Make a plan. Now, you know that I do love a good plan, and I love it even better when a plan comes together. Look, I know how busy you are right now with the whole moving process, the whole parenting, day to day life, and just everything. So I don't want you to put any more pressure on yourself right now. Yes, it is important to learn the language if you have the time and opportunity to go for it full-time. But please don't add to your overwhelm. Some people find a new language very easy to pick up. Others, like me, find it incredibly difficult. So at the very least, just focus on learning these properly useful words and phrases. First of all, greetings and the culturally appropriate way to use them. The next one to learn would be numbers. Now, this is a fun one to learn along with your children, but you're going to need to know the numbers, especially if the currency denominations are at the higher end of figures, hundreds and thousands rather than one, two, three, and so on. Directions. Actually, for me, this one should be at the top of my list as my sense of direction is truly dire.

I can get lost just crossing a road and I wish I was joking at this. So as I mentioned before, asking for directions is good, but being able to understand the response is even more important. So get these words and phrases under your belt as soon as possible. Now, food. Well, obviously, you're going to need to eat. Learn the basics so you can either ask for what you need in a specialist shop like the shops in France, for example, or to be able to read the labels in a supermarket and to order in a restaurant. One of the first tourist phrases we tend to learn is how much? Yeah, fair enough. And like the direction suggestion and the numbers previously, it's far more important to learn all possible responses so that you're not ripped off. I think these are the absolute minimum selection to learn before you go. Do let me know if I've missed anything, though. And the rest can come later and it will come much more easily once you're there and hearing the language every day, I promise. Yes, learning a foreign language becomes so much easier once you have arrived in your new country.

Now, learning a foreign language as a child. The younger the child, the quicker they pick up a new language. Studies prove that children who learn new languages from a very young age have a much better pronunciation than older kids and adults, often on a native speaker level. I think this is because they don't have the self consciousness we gain as we get older. Also, once one extra language is picked up, it seems to create pathways in the brain that means acquiring other languages later on is so much easier for them. I have seen this in action and it really is truly incredible. But my research does not extend into that scientific area. Actually, young children don't learn a language as such. They acquire a language as if by osmosis. Now, can you remember learning your native language? No, I bet you can't. You acquired it from birth. Get a kid to listen to other languages early enough and they will assimilate a good portion of it. Let me give you some specific tips on language learning for children. First of all, the younger the child, the more play based this teaching should be. I do hesitate about using the word teaching in this context as I want to emphasise the acquiring of language as seamlessly as possible, rather than formal teaching.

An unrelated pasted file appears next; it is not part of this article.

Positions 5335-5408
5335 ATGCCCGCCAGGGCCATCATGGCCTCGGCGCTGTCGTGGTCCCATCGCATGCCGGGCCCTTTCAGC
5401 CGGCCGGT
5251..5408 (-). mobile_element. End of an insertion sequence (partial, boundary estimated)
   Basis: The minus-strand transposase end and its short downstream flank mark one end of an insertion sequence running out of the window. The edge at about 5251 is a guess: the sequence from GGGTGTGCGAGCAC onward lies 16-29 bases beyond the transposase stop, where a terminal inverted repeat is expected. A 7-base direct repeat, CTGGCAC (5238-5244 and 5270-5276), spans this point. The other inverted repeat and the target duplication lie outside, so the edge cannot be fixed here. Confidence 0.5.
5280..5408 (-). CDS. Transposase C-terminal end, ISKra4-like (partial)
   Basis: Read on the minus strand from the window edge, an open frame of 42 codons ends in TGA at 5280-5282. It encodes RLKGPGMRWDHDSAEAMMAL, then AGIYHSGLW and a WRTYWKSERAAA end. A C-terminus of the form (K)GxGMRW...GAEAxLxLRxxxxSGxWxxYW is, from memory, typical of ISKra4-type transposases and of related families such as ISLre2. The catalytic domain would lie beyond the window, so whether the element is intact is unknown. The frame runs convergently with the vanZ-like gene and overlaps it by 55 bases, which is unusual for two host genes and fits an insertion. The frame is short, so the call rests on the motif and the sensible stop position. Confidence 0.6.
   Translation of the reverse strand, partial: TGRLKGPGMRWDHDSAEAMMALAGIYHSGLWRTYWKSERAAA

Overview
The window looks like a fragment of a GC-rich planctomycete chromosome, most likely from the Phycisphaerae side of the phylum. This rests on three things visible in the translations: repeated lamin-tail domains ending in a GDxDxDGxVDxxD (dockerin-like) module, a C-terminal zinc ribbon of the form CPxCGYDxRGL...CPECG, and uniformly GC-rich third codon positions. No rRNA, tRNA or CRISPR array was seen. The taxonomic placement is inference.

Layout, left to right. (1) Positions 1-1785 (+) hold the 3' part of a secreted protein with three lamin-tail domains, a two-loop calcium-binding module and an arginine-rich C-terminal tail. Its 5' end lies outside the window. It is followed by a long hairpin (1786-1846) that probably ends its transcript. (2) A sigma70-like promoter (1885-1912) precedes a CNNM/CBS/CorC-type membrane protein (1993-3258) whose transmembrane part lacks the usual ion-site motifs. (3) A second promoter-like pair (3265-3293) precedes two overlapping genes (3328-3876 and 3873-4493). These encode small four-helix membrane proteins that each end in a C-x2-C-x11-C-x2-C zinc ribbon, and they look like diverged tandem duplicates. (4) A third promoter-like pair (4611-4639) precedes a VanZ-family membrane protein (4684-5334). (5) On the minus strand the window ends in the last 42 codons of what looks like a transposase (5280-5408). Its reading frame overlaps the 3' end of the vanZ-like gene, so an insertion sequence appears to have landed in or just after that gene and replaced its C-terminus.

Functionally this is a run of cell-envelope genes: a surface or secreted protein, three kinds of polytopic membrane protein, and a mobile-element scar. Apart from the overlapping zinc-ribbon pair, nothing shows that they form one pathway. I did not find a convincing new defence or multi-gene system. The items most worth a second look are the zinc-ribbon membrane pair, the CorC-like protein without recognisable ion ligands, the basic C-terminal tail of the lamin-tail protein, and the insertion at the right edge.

The more fun and casual you can make this, the better your child will move forward. Take the pressure off. If they think they're getting formal teaching, they may just switch off and not bother. As I said, flashcards do work well with children, assuming that they're old enough to read. Stick post-it notes on household items, learn the words of foodstuffs, teach numbers by counting the stairs. All fun, simple, and a natural way to gain vocabulary. If you intend to send your child to a local school in your host country, they will need to learn a hell of a lot more than these few words, though. Which leads me on to the next topic I want to cover, full immersion language learning. It's generally acknowledged that full immersion into a language is the best way to become fluent. However, this is pretty stressful and not always possible, especially if you have other commitments like parenting or work. Full immersion means diving headfirst into a country, into a culture, into a life, and into a language with no life jacket at all. Immersion means living, properly living and interacting with the language, only speaking that language. If you, as an adult, take a formal full emotion language programme, you are not allowed to speak anything other than the language you've signed up for.